Dear reader, this is the face of terror. This is what our enemy wants. In addition to the many lives snuffed out, the many injured, there were thousands of survivors who did not know what was going on, but knew Something horrible was unfolding, who were either rooted with fear and trampled, or who joined the stampeding crowd, trying to escape an unknown fate. Are you going to think about the possibility of terrorism from now on every time you find yourself in a crowd? It might very well sit there just under the surface, this wariness, this unease, this anxiety. It may fester in your mind, causing you to scrutinize everyone you see, making you take notice of exits, dragging you kicking and screaming out of your comfort zone, affecting your very existence. We are on the front line of a war, you and I. We can’t go to the grocery store, can’t take our children to school, can’t attend a football game or concert, can’t enjoy the small pleasures of life without worrying if the next terror attack will soon be upon us. We have to adopt a soldier’s mentality, scan our immediate environment, assess the threat level each second, always on the ready to react to whatever malevolence may befall us. Make no mistake: we are at war, and if you are to survive, you must become a warrior.
Our enemy is shrewd. He might look like us, may come across as the average everyday Joe. But his mind is filled with hatred, fueled by an ideology of barbaric, religious evil that has convinced him that he must kill and become a martyr to his twisted god. We can’t look into his heart. There are no neon signs pointing him out as a murderous Islamic terrorist. He is free to move among us, pretending to be our friend, waiting patiently for the exact moment we let our guard down. And we will, I assure you, because we are predictable creatures. We allow ourselves to get caught up in the flow of life, moved along by a fickle media that feeds on the drama of the moment. Last night’s terror attack in Nice, France will be nothing more than a discussion point in the weeks to come, a sound bite, a flash in the news pan. Tomorrow the pundits will be talking about whatever floats to the surface, whatever gets them the best ratings, whatever succeeds in dragging us along by the nose. Our present anger will be tamped down yet again, or worse, redirected to some other seeming injustice elsewhere. And we will let it.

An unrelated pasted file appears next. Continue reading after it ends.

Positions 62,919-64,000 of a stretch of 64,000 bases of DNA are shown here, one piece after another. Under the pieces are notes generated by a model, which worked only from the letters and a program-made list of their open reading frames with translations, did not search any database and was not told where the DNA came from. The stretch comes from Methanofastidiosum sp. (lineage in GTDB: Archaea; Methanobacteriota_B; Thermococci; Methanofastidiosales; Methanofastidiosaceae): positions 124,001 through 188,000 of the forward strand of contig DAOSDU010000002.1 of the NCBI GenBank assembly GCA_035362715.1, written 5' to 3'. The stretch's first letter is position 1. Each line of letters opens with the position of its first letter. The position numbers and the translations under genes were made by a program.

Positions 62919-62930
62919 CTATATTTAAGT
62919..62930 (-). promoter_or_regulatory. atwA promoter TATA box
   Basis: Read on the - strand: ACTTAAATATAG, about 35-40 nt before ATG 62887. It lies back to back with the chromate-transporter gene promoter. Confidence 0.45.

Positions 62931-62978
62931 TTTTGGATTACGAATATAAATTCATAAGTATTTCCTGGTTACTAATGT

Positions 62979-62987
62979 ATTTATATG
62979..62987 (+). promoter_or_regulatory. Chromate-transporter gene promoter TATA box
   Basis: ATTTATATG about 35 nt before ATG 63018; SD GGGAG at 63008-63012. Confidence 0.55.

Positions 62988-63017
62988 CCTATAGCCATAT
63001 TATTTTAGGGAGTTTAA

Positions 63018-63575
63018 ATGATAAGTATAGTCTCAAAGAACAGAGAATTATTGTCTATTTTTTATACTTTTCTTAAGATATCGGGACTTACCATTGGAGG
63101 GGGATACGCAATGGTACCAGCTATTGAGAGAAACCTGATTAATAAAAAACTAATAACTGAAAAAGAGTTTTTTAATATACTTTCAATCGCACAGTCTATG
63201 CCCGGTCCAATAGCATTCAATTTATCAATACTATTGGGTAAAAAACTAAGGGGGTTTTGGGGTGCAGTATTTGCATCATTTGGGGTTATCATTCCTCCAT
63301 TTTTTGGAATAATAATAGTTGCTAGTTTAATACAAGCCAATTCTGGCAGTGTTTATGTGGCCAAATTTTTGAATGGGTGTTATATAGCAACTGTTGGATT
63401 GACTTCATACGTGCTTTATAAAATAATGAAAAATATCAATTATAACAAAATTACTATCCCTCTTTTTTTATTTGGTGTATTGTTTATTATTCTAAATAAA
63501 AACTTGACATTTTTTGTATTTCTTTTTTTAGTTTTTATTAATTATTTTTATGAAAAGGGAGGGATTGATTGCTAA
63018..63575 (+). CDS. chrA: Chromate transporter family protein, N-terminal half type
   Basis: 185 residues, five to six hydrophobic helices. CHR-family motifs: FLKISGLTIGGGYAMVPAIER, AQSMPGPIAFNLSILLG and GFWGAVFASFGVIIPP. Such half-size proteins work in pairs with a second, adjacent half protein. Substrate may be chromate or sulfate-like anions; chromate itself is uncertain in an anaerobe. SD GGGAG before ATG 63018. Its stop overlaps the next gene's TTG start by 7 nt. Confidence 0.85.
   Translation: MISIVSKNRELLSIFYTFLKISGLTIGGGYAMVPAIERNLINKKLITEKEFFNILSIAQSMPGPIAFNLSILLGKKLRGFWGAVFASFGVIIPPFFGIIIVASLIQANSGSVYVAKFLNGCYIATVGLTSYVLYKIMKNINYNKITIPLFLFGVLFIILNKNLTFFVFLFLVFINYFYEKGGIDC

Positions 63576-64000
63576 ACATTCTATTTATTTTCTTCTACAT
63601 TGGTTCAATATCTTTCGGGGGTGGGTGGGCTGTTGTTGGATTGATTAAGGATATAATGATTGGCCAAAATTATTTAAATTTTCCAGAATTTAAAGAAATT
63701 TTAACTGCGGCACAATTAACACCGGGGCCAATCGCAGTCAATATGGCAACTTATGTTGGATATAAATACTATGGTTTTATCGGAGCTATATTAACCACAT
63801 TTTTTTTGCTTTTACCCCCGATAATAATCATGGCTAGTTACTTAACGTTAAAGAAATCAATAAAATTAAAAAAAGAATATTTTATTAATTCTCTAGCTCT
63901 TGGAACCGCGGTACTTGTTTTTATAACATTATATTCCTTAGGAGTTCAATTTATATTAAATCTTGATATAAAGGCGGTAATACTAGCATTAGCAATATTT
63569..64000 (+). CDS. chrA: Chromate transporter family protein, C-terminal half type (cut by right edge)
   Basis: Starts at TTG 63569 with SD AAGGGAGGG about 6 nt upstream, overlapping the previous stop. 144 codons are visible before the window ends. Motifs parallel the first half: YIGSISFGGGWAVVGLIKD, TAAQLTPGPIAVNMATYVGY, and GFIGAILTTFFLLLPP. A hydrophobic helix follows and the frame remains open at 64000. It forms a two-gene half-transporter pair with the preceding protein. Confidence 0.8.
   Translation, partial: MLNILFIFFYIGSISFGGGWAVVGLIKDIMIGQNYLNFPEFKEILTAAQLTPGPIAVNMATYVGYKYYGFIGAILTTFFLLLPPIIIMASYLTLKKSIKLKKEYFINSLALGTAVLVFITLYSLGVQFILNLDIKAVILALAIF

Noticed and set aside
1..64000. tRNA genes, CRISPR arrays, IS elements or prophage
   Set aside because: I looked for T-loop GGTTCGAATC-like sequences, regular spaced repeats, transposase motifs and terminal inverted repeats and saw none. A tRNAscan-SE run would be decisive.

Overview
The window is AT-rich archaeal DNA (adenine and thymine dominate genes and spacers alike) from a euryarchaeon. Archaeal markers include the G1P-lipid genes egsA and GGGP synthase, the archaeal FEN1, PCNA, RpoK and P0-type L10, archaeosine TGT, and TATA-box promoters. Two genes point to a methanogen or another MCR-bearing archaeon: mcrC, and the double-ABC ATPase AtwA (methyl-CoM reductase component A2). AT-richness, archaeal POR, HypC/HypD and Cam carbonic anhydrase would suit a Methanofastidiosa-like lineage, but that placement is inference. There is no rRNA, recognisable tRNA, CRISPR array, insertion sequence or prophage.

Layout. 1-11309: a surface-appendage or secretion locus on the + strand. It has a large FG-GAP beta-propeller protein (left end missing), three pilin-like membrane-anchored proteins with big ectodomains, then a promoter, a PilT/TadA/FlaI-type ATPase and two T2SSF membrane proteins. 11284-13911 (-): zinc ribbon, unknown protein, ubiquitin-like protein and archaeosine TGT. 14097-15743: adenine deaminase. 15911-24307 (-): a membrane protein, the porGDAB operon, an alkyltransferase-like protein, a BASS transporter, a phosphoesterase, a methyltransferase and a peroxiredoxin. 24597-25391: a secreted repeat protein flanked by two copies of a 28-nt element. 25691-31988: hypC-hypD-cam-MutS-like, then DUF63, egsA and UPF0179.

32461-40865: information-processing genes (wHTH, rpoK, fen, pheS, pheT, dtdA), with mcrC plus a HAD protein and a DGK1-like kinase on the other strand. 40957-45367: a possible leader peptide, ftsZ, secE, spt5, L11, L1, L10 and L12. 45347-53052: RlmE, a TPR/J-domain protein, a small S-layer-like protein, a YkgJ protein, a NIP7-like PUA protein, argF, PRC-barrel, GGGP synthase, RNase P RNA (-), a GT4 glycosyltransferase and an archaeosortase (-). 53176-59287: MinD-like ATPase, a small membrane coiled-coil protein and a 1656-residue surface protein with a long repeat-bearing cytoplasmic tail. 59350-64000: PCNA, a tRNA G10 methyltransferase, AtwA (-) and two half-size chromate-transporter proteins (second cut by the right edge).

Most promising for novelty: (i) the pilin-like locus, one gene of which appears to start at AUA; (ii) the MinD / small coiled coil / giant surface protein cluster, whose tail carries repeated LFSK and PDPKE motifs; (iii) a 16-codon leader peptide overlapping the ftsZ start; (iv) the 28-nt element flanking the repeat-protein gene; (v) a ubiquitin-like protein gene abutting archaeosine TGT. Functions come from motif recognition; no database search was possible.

We are at war, fellow citizen of the world. But here is the most heartbreaking point: our enemy isn’t just Islamic Jihadist terrorists. Our enemy is each other. We are in a war of moral attrition, and we are losing badly. Not only are there monsters in our midst, we are the monsters as well. Not only is there an army of kafir-hating Muslim extremists out to get us, we are busy holding onto labels that break us down into colors, political partys, religions, genders, sexual orientations and nationalities, to name a few, and we use out prejudice to pull us apart. Divide and conquor. It’s the best way to defeat an enemy, and damned if we’re not helping our enemies out.
Here’s part of the problem: if you’re not one of the people directly affected by terrorism, you’re probably going to act concerned for a day, maybe two, but then the tide of daily existence will drag you under into your usual mediocrity. Most of us really don’t care about what happens as long as it doesn’t affect us directly. Our society has become pathetic hedonists, floating along in our own dreams, asleep and immune to the horror of hatred until it reaches our tiny worlds. We may clutch our pearls for a second, raise our eyebrows and make some politically correct gestures to make others think we really care, but then go back to our spreadsheets, our soap operas, our YouTube videos, our drug of choice, while secretly hoping we aren’t distracted again by the suffering of others. We will have no one to blame but ourselves when someone filled with hate invades our sterile little world and turns us into the face of terror.
If you don’t decide to fight, and fight right NOW, you’re doomed to be a casualty. Sit there in the comfort of your home. Eventually the fight will come to you. Tell me, citizen: are you finally going to wake up and fight, or go back to sleep and wait until the face of terror is yours?